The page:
A LETTER FROM DR. ANDREW SHEPHERD
Andrew Shepherd’s life hasn’t turned out the way he hoped and expected. Fifteen years ago, he and Matthew Clancy were brilliant young genetic researchers on the Human Genome Project at Cambridge University. But a scandal caused them to lose their jobs, and nowadays Shepherd finds himself down on his luck, teaching biology part-time at a young offenders’ institute. Clancy, meanwhile, became a professor and now has a successful genetic testing company.
A transcript of this handwritten letter was submitted as EXHIBIT RR/12 by the Crown Prosecution Service during the trial that followed the events of Reprobation.
20th July, 2017
I hope this finds you well. You made yourself very clear at our last meeting, but I feel I must make one final attempt to bring you in on the OS1 project. The stakes could not be higher, my friend.
The preliminary results are astounding, and I am convinced it will be a success. Both patients are doing very well. Patient 1 was initially unresponsive, but following a course of dexamethasone the virus began to take, and I can now confirm the soteriological marker is present throughout his body. The lad hasn’t quite grasped the necessity of periodic boosters throughout his lifetime, but I believe that further Bible study will convince him.
But Patient 2, Matthew, Patient 2! A viable pregnancy was achieved after only two months, and I must congratulate myself there on my amateur IVF abilities. The foetus is now at 20 weeks’ gestation, and both mother and baby are in full possession of the OS1 marker. She is a simple girl, and although it pains me to say it, her learning difficulties proved useful in getting her to accept the treatment. She is living with me, and I feel that I am justified in having rescued her from a life of violence and poverty to one of, well, what can we say? Unparalleled grace. As for the birth, I am in two minds as to whether it should take place in hospital. There may be forces of which we are unaware, working against us, and this baby must be protected. The pregnancy is currently unregistered, and if you were to come in on this, Matthew, we both know someone who could help her deliver at home.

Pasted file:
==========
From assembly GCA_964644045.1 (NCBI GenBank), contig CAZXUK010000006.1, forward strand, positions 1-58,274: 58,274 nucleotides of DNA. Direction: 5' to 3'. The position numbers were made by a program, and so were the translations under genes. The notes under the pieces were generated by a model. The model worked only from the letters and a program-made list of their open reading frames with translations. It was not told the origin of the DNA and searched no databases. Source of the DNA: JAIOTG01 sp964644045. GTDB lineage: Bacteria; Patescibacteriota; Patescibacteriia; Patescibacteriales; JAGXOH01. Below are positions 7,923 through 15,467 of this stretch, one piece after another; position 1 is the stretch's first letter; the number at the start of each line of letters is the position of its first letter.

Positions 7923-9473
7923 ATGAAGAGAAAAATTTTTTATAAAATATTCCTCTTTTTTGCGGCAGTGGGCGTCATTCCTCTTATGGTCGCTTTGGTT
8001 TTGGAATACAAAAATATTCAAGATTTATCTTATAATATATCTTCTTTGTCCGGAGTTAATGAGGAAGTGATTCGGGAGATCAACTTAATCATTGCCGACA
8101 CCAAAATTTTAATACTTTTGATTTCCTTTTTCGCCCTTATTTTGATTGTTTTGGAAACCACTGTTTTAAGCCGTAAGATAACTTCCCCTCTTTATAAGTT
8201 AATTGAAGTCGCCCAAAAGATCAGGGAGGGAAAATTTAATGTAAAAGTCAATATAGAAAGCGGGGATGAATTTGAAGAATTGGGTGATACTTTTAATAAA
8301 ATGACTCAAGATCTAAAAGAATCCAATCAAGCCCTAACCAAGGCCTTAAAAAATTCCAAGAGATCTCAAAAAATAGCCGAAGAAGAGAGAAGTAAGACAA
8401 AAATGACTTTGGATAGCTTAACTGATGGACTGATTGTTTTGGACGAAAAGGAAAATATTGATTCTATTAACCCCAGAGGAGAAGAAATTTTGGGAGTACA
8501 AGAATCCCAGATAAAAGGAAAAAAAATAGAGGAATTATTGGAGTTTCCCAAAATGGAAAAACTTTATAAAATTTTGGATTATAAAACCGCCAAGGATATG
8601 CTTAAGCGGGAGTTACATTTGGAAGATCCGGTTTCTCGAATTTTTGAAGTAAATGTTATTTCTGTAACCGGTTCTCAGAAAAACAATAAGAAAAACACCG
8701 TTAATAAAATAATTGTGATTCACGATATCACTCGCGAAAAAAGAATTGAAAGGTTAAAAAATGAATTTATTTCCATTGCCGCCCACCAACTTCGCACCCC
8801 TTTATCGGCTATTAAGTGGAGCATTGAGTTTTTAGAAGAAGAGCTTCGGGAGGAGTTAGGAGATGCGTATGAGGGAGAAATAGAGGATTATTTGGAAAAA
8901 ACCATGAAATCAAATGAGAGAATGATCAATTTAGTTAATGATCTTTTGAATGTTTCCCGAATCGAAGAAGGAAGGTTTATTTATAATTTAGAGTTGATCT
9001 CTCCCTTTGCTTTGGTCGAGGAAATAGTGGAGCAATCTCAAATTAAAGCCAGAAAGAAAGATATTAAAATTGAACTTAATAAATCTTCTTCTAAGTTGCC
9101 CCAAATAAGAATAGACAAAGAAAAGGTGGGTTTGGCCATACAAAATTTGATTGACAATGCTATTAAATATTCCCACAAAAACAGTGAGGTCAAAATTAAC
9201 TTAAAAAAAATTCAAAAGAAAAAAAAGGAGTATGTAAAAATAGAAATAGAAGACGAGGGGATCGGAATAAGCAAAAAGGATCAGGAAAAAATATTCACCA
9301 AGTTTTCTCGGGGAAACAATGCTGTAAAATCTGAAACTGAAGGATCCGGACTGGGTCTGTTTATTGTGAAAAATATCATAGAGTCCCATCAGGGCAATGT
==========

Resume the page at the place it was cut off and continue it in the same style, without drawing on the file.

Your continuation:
Think of it! Think of what this means! All we ever wanted as geneticists was to make a difference, and what greater difference could there be. Matthew, you cannot deny what we discovered. Together; yes, we discovered it together. What happened in Cambridge was not blasphemy, and it was not by chance. You say that you fear the consequences of deviating from God’s plan, but this, Matthew, this is God’s plan for us. We are prophets. More than prophets – we maybe the veritable architects of the Second Coming.
I intend to submit the paper, with or without your blessing. You cannot prevent it. This secret is not ours to keep. The title shall be ‘Spontaneous versus artificial mutation of the OS1 gene: a soteriological approach’ by Andrew Shepherd, PhD. I had hoped that your name would be on it too; indeed without the support of your good name and institution I have no credibility. Baptiste has been generous; however he is not the person I need.
And so in vain hope, I leave you with the latest draft of my research paper. I hope it will become our research paper.
This post originally appeared in September 2018 on Miriam Drori’s ‘Letters From Elsewhere’: https://miriamdrori.com/2018/09/